Pin It
Thursday, October 27th, 2011

Preparing for the Day of the Dead

By
children's-book for Day of the Dead

In Day of the Dead by Tony Johnston (author) and Jeannette Winter (illustrator), two children in Mexico wake up one morning to the sound of mama slapping empanada dough in the kitchen. Thus begins a day full of festive preparations for the Dia de los Muertos. In the orchard, uncles gather oranges and tejocotes (a fruit local to Mexico). Aunties spend the afternoon stirring a mole sauce of chocolate and chile over the stove. Papa comes out of the bakery with several mysterious bundles. The children want a peek at the bundle and a taste of the empanadas, but the adults keep telling them, “Esperense,” (wait). “Esperense” adds melodic repetition throughout the story after each of the children’s attempts to sneak a taste of the holiday goodies. The children can hardly contain their excitement for the magical procession and joyful celebration that night at the town cemetery.

 

 

This book brings the Day of the Dead to life for any child through familiar feelings of excitement and expectancy that accompany important family holidays. Although written in English, Day of the Dead fluidly integrates many Spanish words and phrases. Each segment of the story introduces a facet of preparing for the holiday, like buying sugar skulls (calaveras de azúcar), with different family members involved. The illustrations are brightly colored with lively border decorations, creating a real warmth. Unlike some other books that focus on potentially spooky skeletons or are too heavily descriptive of the holiday itself, this book is a simple and sweet presentation of Day of the Dead as a celebratory family tradition in Mexico.

 

© 2011 – 2013, Shelley Guyton. All rights reserved.

More Great Stuff You'll Love:


Is all the Hard Work of Bilingualism Really Paying Off?

I just found out the surprising answer.

Almost African: My Childhood as a Serbo-Croatian in Sudan

The freedom of growing up as the only Serbo-Croatian in Sudan

Primary School Privilege

Time outs due to whistling versus school's out due to poverty

ABOUT THE AUTHOR


Shelley Guyton is a native San Franciscan who always seems to make it back home no matter how far she wanders away. She has lived and worked in London and Galway, Ireland and has footprints in several other countries. After recently graduating from UC San Diego with a degree in Anthropology, she is now taking some time to enjoy the real world before continuing her formal education. You can find her working at a local non-profit, The Pachamama Alliance, by day, and studying Tagalog by night.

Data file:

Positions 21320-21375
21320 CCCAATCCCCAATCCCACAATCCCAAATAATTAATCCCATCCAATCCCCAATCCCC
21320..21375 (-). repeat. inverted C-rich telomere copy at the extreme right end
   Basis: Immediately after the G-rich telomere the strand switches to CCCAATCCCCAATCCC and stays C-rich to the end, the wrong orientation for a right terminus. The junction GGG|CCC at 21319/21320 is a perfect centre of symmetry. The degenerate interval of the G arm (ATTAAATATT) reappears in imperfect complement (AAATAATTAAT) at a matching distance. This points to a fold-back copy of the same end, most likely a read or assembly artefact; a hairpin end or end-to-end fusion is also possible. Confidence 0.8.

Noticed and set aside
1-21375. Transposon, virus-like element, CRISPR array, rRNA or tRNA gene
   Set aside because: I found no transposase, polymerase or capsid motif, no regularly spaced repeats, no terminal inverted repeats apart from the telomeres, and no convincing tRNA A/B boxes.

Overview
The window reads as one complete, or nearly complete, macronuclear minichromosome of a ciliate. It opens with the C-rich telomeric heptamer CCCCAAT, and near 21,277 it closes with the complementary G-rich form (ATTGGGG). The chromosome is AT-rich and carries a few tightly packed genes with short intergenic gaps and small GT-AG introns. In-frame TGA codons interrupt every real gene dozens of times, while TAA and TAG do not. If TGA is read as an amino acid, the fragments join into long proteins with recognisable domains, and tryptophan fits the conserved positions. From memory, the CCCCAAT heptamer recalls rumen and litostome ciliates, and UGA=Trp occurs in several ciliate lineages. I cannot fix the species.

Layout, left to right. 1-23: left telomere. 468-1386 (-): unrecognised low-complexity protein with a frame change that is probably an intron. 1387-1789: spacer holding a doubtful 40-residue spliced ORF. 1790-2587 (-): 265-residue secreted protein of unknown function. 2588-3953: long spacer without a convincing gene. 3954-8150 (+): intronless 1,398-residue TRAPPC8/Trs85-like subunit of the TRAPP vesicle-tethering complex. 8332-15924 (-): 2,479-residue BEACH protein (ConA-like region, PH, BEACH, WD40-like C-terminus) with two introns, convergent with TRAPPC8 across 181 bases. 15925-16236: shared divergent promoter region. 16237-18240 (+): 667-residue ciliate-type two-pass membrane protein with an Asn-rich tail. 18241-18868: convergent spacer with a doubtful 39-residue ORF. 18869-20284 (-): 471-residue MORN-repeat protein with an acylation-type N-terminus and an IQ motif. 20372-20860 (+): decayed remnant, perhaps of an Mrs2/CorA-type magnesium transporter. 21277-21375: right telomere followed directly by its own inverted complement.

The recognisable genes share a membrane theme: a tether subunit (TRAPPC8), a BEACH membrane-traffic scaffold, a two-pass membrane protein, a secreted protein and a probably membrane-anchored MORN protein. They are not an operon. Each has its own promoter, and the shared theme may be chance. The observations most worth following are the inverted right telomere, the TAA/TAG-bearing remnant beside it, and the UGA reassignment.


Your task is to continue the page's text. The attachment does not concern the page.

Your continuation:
Leave us a comment!









Notify me of follow-up comments via e-mail.
Or leave your email address and click here to receive email notifications of new comments without leaving a comment yourself.

Get weekly updates right in your inbox so you don't miss out!



A Children's Book for Raising Global Citizens

Every life is a story. It’s easier to understand someone when you know their story.

Why I Travel 13 Hours Alone with My Kids Every Chance I Get

Travelling with children, while definitely more of a mission, contradicts the old saying that “life is about the journey, not the destination.”

A Diverse Book for Preschoolers in Celebration of Multicultural Children's Book Day

A book that honestly and simply celebrates the every day diversity that children experience.

Why My African Feminist Mother Gave Me the Identity of My Father's Tribe

She gave me an identity so different from her own.

2 Children’s Books about Jamaica

Explore Jamaica with your child.

Costa Rica with Kids: Two Weeks of Family Travel

Two weeks of Pura Vida in a country with so much to offer families.

Should I Worry about My Child's Accent in Her Foreign Language?

See why Dr. Gupta takes offense to this question and where children learn accents from

How to raise trilingual kids when exposure to Dad's language is limited

My kids only get 1-2 hours of the minority language per day-help!
[…] Peru, 97 percent of newborns are breastfed, according to LLLI. In Culture Parent reported that 69 percent of Peruvian children are breastfed exclusively from birth to five months, and ou...
From Breastfeeding Around the World
Hi I was googling Islamic beliefs when I came across your post. We are American and our neighbors are from Pakistan I think. Our kids love playing together but their dad doesn't allow the kids to co...
From An Islamic Perspective on Child-Rearing and Discipline
Mother’s Day is the most perfect and accurate Occasion to express your Love and Gratitude towards Mothe...
From Holi Craft: Straw Painting
[…] Muslims fast for 30 days every year for Ramadan, which is one of the five pillars of Islam. Ramadan this year is happening during most of the month […...
From Ramadan: June 28-July 28
[…] Raising a Little Buddha – Part 1, InCulture Parent — Post by a Buddhist Minister about raising an enlightened child.  It starts with intimacy, communication, and community. [R...
From How to Raise an Enlightened Child — Part I
[…] Breastfeeding in Jordan, InCulture Parent — Not as restrictive as one might think. […...
From Breastfeeding in Jordan
[…] Best and Worst Countries to be a Mother, InCulture Parent – “The 2010 Mothers’ Index rates 160 countries (43 developed nations and 117 in the developing world) in terms of th...
From Best and Worst Countries to be a Mother
[…] Why Americans Value Independent and Competitive Kids, InCultureParent — Interesting look at how our values impact our interactions with our children (babies in particular). […...
From Why Americans Value Independent and Competitive Kids
[…] Multiple Fathers and Healthier Children in the Amazon, InCulture Parent — a fascinating look at cultures in the Amazon where pregnant women have sex with more than one man as a means...
From Multiple Fathers and Healthier Children in the Amazon

More Multicultural Books, Etc.